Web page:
Dyson's New Tap Does Both Wet And Dry
Dyson has unveiled three new products - including a tap that washes a person's hands and then dries them.
The company claims the Airblade Tap, along with two new versions of its existing Airblade dryers, are the fastest and most hygienic way for a person to dry their hands.
The tap uses infrared sensors to pinpoint the hand positions and release water from the tap stem.
Two branches off the tap stem have air outlets which blow high-velocity sheets of unheated air over the hands to dry them.
Tech website Wired, which tested the device, said the main benefit was that the washing and drying operations both took place over the washbasin, meaning water would not be blown onto the bathroom floor.
While Dyson said hands could be dried in 12 seconds, Wired's testers reported a drying time of 13 to 14 seconds.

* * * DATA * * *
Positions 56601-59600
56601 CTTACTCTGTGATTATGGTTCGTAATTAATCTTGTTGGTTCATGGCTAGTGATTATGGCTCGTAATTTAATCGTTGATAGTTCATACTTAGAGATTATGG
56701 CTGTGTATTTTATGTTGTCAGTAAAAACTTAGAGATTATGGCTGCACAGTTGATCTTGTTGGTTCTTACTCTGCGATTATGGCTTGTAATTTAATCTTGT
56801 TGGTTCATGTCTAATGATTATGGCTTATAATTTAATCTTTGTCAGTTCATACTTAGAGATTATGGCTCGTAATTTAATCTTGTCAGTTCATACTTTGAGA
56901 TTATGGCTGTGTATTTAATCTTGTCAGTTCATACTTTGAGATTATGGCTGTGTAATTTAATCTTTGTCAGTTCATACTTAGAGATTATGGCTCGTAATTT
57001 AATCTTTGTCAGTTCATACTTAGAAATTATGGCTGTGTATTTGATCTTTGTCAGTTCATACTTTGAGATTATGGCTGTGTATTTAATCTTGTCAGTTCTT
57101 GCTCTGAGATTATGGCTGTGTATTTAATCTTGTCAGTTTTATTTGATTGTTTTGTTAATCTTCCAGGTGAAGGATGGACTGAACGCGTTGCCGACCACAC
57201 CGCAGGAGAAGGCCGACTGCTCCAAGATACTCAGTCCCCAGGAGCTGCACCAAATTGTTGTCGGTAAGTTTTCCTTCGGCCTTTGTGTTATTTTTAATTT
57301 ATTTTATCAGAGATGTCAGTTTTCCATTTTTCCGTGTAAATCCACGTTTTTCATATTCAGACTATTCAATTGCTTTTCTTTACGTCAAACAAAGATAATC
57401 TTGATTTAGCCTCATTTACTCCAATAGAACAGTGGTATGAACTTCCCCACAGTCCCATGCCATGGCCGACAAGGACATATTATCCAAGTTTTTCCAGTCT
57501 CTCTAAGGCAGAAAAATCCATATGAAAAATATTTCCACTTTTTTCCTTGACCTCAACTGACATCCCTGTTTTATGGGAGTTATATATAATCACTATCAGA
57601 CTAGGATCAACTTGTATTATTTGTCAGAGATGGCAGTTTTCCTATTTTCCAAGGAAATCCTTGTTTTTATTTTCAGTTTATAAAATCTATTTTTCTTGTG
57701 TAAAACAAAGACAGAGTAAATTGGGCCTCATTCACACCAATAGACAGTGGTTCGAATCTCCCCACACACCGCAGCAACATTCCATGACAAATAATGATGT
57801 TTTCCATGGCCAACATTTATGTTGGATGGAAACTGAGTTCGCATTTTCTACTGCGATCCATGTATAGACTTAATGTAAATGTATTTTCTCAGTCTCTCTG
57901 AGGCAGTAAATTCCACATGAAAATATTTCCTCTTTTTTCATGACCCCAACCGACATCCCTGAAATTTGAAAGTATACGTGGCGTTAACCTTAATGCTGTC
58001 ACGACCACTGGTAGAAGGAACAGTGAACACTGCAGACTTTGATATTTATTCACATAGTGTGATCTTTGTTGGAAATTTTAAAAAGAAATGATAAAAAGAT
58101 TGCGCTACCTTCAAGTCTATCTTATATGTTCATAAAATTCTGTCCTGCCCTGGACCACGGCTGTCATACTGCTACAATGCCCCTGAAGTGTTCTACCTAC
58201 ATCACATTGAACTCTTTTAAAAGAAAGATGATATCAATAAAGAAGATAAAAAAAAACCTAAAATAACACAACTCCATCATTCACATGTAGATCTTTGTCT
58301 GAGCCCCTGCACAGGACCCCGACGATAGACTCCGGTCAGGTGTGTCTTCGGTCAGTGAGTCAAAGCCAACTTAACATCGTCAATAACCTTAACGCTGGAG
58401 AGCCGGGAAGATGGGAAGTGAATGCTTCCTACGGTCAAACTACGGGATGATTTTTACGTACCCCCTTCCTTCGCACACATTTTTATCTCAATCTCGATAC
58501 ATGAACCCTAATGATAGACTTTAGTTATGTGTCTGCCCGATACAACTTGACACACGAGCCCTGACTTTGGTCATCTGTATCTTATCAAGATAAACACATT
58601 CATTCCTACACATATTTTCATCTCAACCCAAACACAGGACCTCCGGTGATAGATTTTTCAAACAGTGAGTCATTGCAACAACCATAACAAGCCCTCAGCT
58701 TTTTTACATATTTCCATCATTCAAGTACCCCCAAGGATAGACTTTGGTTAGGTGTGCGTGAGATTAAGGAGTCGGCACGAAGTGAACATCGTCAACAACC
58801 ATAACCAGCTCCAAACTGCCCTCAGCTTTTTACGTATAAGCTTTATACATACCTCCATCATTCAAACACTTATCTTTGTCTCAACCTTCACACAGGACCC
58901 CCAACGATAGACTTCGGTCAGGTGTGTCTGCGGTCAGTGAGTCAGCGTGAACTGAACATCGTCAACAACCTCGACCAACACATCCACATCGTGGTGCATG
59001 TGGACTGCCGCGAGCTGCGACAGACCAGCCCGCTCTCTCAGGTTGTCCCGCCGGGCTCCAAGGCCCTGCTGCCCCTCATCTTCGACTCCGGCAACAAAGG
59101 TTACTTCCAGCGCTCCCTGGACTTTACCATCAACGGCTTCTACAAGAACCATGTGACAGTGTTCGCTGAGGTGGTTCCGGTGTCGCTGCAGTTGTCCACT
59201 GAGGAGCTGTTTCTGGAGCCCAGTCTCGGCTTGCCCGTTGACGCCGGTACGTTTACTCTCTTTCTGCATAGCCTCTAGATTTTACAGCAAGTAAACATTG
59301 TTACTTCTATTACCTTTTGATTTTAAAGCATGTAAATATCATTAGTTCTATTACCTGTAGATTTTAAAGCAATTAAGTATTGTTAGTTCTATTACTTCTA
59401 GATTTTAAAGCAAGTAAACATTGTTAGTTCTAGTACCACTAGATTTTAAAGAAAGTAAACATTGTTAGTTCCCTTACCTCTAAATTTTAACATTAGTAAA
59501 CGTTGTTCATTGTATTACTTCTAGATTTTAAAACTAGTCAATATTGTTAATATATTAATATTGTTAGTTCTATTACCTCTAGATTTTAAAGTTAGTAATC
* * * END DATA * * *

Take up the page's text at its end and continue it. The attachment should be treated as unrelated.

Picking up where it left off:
The Airblade Tap may not appeal to everyone, though, as it has a price tag of £999.99.
The other devices released by the firm are the Airblade V hand dryer, which is 60% smaller than the existing dryer, and a re-engineered Airblade made from polycarbonate, weighing 1.1kg less than the original.
Conventional hand dryers use one column of air to evaporate the water from a person's hands, accompanied by hand rubbing.
In contrast, Dyson says its Airblade devices force air through tiny apertures at 430mph, quickly scraping water from a person's hands like a windscreen wiper, leaving them fully dry.
The company singles out two technologies that are key to the process.
The new dryers use the V4 brushless motor, which is made of a bonded magnet encased in a carbon fibre sleeve.
It says the V4 is one of the world's smallest and fully integrated 1600W motors. Using digital pulse technology, it accelerates from 0-90,000rpm in less than 0.7 seconds.
The company said it cost £26.9m to develop, but in its lifetime each motor would shift around 162,000 cubic metres of air - enough to fill 26 million balloons.
The Dyson hand dryers also use high-efficiency particulate (HEPA) air filters to remove 99.9% of bacteria from the air in a bathroom before it is blown onto the user's hands.